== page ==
Tagged: Tailored Approach
02/17/2020 at 7:19 pm #21866
I am trying to put together a resource listing of premier “tailored approach” surgeons that do non-mesh tissue repairs as an option when the case permits. ( @alephy we were just discussing this 🙂
I am pretty sure @drtowfigh and Dr Conze in Munich do this.. I know there are others I am missing, can someone please advise? Does @drkang and @drbrown? I see both very highly regarded here. I searched for this specifically here, but didn’t see any sort of listing. Any help is much appreciated.
02/18/2020 at 3:49 am #21869ColtParticipant
I wonder if all the surgeons that make contributions for information to this website, use a tailored approach when looking at patient for hernia repair
Seems like to me most of the surgeons that do hernia repair especially the
Younger ones say under 50 really push hard to do mesh only, at least that’s what I have run into in my area of the country which is rural southeast
I even contacted one surgeon that is a member of the American hernia society
Point blank told open tissue repair was a an inferior repair and he wasn’t aware of anyone around now that did open tissue repair, I might have put this post in wrong area sorry if I did, I don’t remember how to start a new topic, but was also going to ask is it better to use a surgeon that’s a member of the American hernia society than not, seems like most general surgeons are not
02/18/2020 at 9:56 am #21871
@colt I sort of assumed they all do, but just wanted to check. Any of the doctors can confirm maybe?
Not to digress, but well actually, it’s actually pretty related to what you said so…
The only Dr. that I know of that did not use a tailored approach, and does full tissue repair, and I earned the right to say it because I was a direct recipient of the method, is the one that does Desarda, in FL.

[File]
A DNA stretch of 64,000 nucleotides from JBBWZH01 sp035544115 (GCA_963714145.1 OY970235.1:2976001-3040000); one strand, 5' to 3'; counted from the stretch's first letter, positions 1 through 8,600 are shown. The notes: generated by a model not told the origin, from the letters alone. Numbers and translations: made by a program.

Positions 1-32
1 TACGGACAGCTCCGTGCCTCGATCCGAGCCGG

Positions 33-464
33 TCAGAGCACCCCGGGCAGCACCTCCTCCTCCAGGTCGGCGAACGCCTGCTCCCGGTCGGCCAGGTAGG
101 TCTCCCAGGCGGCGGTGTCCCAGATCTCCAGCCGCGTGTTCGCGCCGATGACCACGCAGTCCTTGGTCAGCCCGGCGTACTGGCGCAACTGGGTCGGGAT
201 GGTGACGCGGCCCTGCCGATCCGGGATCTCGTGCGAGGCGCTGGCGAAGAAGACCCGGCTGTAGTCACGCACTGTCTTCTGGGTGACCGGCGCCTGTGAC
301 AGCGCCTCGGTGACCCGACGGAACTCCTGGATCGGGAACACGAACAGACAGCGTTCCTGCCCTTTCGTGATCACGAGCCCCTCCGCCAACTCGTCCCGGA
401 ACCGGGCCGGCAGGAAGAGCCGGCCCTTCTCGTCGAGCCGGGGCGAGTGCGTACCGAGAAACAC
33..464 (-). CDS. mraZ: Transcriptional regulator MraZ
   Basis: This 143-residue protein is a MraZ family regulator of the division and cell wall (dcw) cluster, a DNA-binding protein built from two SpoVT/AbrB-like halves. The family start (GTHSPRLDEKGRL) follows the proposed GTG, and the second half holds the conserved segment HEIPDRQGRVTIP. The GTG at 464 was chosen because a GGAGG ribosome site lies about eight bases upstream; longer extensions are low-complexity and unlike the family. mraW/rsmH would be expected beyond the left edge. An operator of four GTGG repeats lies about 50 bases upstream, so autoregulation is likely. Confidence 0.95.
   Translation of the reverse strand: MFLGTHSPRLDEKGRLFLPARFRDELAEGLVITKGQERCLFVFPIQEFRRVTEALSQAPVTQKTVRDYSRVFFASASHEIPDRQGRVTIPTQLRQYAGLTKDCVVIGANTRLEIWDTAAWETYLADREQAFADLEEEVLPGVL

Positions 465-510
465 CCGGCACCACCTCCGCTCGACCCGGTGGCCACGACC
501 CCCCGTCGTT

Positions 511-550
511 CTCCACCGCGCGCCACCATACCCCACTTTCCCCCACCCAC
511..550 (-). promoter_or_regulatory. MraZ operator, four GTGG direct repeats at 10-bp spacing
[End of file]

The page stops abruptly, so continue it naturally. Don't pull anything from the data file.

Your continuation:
And it’s an interesting example of that for a couple of reasons in my view.
Based on my experience, you might be lucky if you get diagnosed correctly, via a physical exam, ie, palpated at all. Again I can say that because my experience was eyeballed, thus incorrectly noted as reducible, which would generally indicate direct. Then I was told it was actually a small indirect one, at the 3 or 4 day post op meeting. Wish he would have stopped, sewn me up, and said I’m not going to do all this to you my friend, for that. But there may be a reason for that…
As the meeting ended, I received a plea to leave a review. Before there was any way to know what the surgery outcome ultimately would be? I thought that’s just odd..so I didn’t do it. But there may be a reason for that…
Search “hernia” in Google, and you’ll see a clinic runs a ton Adwords Google Ads that pop up at the top the page, on that technique.
They are expensive ads. We deal with these for a living. A Google Adwords based customer acquisition model, even a partial one, requires maximizing your Return on Investment to Ad Spend. Which means you focus on maximizing your “leads-to-sales”. So you might have staff that follows up to try to get people to commit to buy, like a car dealership does… just in this case it’s a hernia surgery. And, they did call in this manner to try to book me in.